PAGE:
DUI Laws in New Hampshire

Some important facts about DUI in New Hampshire.

In New Hampshire, you can get a DUI if you drive with a blood alcohol concentration (BAC) of .08% or higher, regardless of whether your driving ability was actually impaired.

(Take a look at our BAC chart for an estimate of how many drinks it takes to get to the legal limit.)

And the law in New Hampshire says that if you are driving a vehicle, you have given consent to submit to a chemical test for the purpose of determining the amount of alcohol in your blood. Here are some details on the consequences of refusing to take a chemical test in New Hampshire and other details about New Hampshire DUI law.

In New Hampshire, what are the consequences of refusing to take a chemical test (usually a breathalyzer or blood test) when suspected of DUI?

Here are the consequences for not taking a breathalyzer or blood test in New Hampshire, broken out by whether this is your first, second, or third offense:

1st offense

2nd offense

3rd offense

180-day license suspension

2-year license suspension

2-year license suspension

In New Hampshire, when do police have to measure your blood alcohol content (BAC)?

In New Hampshire, law enforcement officers are supposed to measure your BAC at the time of driving. However, prosecutors may be able to prove your culpability for DUI even if your BAC is taken later than this time.

What is the maximum BAC for drivers under 21 in New Hampshire?

In New Hampshire, the maximum blood alcohol content (BAC) for drivers who are under 21 (considered minors under some drinking and driving laws) is .02%. Additionally, there is a penalty of a 1-year license suspension.

What are the minimum jail times for a DUI in New Hampshire?

Here are the minimum jail times for a DUI in New Hampshire, broken out by whether this is your first, second, or third offense:

1st offense

2nd offense

3rd offense

No minimum required jail term

If second offense is within 2 years of first offense: 37 days jail If second offense is within 10 years of first offense: 10 days jail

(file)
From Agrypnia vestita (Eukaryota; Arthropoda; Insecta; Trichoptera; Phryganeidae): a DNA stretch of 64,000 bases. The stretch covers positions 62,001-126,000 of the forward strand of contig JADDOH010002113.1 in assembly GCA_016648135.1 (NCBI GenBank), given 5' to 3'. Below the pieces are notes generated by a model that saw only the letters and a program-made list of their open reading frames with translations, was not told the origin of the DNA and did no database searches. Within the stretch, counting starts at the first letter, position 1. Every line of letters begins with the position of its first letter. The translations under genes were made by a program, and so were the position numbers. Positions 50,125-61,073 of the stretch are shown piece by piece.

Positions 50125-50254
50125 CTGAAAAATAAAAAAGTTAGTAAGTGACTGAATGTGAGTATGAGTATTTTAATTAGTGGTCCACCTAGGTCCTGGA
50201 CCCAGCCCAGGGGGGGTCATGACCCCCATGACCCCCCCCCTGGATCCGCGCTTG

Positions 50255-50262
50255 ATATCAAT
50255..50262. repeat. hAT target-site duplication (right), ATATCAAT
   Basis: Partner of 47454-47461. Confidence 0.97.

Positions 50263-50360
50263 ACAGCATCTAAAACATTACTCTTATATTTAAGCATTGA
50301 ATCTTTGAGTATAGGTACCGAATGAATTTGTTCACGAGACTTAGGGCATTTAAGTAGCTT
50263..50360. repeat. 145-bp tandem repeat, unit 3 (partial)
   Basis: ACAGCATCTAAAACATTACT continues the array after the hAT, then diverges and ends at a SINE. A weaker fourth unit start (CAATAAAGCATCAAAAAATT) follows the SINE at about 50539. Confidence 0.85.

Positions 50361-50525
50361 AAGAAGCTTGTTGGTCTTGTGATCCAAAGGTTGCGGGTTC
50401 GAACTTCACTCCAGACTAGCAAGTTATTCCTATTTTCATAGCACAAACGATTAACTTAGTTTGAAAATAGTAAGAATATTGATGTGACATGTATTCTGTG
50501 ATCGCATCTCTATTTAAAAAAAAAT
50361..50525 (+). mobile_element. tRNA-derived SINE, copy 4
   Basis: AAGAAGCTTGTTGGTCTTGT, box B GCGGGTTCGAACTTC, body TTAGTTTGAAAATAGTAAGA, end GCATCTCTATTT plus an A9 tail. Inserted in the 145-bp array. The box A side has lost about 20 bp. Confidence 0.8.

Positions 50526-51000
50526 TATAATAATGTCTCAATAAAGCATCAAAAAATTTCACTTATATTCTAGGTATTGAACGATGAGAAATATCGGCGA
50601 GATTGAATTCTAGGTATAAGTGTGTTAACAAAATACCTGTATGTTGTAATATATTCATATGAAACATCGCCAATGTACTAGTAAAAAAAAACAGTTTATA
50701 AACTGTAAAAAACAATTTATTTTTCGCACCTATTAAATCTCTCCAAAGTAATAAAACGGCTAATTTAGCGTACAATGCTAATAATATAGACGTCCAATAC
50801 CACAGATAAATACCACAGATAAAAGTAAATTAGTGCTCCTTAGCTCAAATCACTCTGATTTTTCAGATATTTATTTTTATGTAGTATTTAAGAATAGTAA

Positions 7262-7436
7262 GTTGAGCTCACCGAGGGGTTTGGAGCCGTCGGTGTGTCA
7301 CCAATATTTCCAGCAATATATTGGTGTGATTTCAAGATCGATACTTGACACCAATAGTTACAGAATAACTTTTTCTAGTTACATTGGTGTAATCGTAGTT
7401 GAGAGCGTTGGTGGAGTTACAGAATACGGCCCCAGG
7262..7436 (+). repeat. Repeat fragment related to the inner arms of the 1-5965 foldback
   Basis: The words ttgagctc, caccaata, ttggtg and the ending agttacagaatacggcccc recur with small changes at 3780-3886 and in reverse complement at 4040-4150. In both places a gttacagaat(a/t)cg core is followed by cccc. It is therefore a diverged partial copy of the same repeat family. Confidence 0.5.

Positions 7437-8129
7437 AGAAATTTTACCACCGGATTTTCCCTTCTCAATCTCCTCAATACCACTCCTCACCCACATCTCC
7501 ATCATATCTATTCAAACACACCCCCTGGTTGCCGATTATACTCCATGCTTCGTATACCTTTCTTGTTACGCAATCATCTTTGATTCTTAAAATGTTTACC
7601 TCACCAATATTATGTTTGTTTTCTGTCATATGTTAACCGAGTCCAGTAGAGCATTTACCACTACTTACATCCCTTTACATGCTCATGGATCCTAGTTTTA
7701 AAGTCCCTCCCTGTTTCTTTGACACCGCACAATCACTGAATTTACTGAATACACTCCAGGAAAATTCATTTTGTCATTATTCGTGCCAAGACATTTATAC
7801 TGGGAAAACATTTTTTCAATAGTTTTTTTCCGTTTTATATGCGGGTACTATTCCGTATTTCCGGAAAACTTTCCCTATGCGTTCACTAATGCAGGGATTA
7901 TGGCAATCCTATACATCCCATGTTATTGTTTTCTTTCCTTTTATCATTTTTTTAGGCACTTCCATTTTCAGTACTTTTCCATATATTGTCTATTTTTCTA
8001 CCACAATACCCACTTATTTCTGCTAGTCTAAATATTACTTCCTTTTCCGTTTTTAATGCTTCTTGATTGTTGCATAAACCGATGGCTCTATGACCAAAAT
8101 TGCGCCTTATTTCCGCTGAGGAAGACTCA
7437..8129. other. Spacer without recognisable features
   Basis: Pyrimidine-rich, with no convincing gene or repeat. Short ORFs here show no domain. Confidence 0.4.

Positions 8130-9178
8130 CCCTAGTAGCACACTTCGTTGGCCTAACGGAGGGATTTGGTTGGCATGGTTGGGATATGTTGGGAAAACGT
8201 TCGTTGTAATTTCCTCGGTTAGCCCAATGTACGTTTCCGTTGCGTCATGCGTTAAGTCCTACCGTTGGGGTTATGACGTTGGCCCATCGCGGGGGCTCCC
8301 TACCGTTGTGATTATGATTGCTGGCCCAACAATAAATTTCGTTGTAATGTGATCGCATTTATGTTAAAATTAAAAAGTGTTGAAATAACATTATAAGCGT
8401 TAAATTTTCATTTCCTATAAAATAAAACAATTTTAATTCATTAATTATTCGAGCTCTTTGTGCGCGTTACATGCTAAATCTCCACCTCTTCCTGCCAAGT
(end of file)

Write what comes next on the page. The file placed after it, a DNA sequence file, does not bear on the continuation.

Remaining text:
180 days jail

How long will prior DUI convictions remain relevant for sentencing purposes in New Hampshire?

In New Hampshire, prior DUI convictions stay on your record (and can be counted against you when you are being sentenced for another DUI/DWI offense) for 10 years.

Can a DUI be “pleaded down” to a "wet reckless" in New Hampshire?

In New Hampshire, it’s possible for someone who’s accused of driving under the influence to “plea bargain” for a lesser charge. When a DUI is plea bargained down to a reckless driving charge, it’s sometimes called a “wet reckless.”

(Read more about plea bargaining in New Hampshire DUI cases and the consequences of a reckless driving conviction.)

Are ignition interlock devices (IIDs) required for convicted DUI offenders in New Hampshire?

Yes, an ignition interlock device (IID) is required to be installed on any vehicle driven by the defendant during the period of license revocation, for second offenses and all other subsequent offenses as well as for aggravated DUI offenses (BAC of .16% or higher).

Where can I get more information about DUI laws in New Hampshire?

Nolo's DUI/DWI topic has many helpful articles, including a Drunk Driving, DUI, and DWI FAQ. For more help after a DUI arrest, see Nolo's Lawyer Directory, where you can view in-depth profiles of New Hampshire DUI attorneys in your area.

Last updated on 09/01/2010.

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